IPCC concerned by way police forces are dealing with complaints

Have your say

Almost 500 complaints and 767 allegations were made against Lincolnshire Police in the past year, figures released today by the Independent Police Complaints Commission reveal.

There were 490 complaints recorded against Lincolnshire Police during 2011/12 and 78 appeals to the IPCC from members of the public about Lincolnshire Police’s handling of their complaints.

That included 45 appeals about the force’s investigation of a complaint, ten about the way the complaint was resolved locally, and 23 about the force not recording a complaint.

The IPCC completed 54 appeals against the force during 2011/12, upholding 22 (41 per cent), slightly higher than the 38 per cent national result for upheld appeals.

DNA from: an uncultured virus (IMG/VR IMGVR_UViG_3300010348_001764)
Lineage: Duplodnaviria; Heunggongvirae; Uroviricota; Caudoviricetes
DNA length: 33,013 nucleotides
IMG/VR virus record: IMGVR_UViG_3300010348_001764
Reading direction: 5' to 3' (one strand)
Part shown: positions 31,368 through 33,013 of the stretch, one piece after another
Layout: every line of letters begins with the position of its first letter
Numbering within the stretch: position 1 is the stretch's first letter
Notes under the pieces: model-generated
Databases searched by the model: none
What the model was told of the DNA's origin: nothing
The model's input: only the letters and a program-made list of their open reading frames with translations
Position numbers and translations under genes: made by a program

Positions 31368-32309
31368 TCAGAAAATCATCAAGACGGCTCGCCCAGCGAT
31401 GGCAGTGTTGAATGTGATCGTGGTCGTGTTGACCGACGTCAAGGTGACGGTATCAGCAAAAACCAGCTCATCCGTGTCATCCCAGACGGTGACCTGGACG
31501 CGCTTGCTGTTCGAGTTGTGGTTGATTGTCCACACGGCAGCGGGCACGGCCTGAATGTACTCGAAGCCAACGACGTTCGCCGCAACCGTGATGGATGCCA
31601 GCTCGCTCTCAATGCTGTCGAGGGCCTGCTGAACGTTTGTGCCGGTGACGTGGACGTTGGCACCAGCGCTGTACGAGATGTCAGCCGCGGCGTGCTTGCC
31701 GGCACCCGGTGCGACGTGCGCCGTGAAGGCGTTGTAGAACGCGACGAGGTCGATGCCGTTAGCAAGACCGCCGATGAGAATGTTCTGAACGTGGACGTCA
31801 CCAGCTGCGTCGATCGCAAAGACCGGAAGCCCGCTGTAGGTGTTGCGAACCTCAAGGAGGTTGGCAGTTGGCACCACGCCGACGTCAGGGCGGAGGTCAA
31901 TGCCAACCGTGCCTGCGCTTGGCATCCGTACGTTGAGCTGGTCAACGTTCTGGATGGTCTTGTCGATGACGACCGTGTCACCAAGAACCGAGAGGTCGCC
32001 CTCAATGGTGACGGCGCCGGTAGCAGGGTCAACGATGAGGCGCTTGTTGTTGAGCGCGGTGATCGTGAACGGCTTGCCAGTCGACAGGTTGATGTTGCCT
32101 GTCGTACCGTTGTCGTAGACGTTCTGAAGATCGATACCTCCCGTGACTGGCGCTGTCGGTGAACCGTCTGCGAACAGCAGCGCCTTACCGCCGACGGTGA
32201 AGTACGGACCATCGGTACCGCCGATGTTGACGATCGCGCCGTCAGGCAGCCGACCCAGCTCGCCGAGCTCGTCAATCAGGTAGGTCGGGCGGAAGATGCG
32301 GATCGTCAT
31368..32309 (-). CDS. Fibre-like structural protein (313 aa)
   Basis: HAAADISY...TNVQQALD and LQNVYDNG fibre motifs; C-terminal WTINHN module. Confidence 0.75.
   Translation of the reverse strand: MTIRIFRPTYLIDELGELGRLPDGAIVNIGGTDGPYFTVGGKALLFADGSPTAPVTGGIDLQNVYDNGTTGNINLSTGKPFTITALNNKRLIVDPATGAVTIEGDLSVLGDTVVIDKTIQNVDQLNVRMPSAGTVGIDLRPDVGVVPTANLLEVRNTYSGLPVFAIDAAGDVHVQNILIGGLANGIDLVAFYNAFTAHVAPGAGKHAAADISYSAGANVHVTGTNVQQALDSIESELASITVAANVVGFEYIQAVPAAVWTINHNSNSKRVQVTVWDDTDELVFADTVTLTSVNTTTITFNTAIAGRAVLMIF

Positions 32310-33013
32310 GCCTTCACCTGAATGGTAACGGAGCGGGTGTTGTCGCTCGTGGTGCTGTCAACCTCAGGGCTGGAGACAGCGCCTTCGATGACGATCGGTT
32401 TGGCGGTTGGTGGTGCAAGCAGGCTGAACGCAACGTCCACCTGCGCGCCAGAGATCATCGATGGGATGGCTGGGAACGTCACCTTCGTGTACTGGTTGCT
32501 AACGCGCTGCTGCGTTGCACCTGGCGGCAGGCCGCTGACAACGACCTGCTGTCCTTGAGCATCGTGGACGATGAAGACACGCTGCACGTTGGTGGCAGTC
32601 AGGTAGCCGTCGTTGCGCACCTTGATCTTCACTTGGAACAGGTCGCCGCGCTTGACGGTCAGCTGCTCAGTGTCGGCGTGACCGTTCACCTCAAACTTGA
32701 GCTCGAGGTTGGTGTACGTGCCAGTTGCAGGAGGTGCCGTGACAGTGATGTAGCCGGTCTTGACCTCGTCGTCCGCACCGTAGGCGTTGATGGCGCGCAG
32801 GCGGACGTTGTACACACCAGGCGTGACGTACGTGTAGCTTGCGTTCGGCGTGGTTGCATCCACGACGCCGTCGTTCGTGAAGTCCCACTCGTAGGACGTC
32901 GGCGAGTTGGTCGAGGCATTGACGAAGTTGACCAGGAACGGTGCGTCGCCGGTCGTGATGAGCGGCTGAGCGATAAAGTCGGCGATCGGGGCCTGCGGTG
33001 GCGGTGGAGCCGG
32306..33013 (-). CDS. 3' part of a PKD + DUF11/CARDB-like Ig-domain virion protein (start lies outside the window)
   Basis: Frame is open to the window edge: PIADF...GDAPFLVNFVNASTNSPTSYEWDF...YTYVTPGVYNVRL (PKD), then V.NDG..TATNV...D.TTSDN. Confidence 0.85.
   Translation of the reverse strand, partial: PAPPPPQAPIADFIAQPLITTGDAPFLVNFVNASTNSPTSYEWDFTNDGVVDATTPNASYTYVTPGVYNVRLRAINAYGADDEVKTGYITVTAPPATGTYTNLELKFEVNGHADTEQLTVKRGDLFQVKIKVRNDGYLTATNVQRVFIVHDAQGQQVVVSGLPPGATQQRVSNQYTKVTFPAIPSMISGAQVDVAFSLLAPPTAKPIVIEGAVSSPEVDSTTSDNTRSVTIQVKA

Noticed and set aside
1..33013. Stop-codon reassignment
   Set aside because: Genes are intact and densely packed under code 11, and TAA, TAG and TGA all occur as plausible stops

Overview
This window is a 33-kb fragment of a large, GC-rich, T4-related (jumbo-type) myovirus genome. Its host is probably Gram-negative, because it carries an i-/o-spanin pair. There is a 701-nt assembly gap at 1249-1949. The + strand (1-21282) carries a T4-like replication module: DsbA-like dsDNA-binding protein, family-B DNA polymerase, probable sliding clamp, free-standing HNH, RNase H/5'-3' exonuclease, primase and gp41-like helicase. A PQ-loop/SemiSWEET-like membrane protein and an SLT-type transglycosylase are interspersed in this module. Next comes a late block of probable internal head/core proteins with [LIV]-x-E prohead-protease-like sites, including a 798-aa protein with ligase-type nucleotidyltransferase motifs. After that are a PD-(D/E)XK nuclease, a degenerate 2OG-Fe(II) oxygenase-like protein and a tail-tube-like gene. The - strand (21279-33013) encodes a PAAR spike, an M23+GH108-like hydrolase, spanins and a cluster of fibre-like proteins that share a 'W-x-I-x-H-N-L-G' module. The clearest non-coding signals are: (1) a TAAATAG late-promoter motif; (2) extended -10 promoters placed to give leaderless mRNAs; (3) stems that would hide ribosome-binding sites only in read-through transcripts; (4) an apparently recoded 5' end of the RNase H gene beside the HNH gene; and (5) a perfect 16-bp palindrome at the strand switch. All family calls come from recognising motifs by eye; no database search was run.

Dame Anne Owers, Chair of the IPCC, said: “It is of concern that not only has there been an increase in the number of appeals to the IPCC from those dissatisfied with the way their complaint was handled; there has also been a considerable increase in the proportion of appeals that we uphold.

“All Chief Constables should take personal interest in the findings of this report and assure themselves that they and their staff are meeting their obligations to record and resolve valid complaints from the public. In particular, they should look closely at the number and type of appeals upheld by the IPCC.”

The total number of complaints recorded by police forces in England and Wales fell for the second consecutive year.

The nine per cent fall to 30,143 complaints follows a period of sustained growth recorded since the IPCC was created in 2004.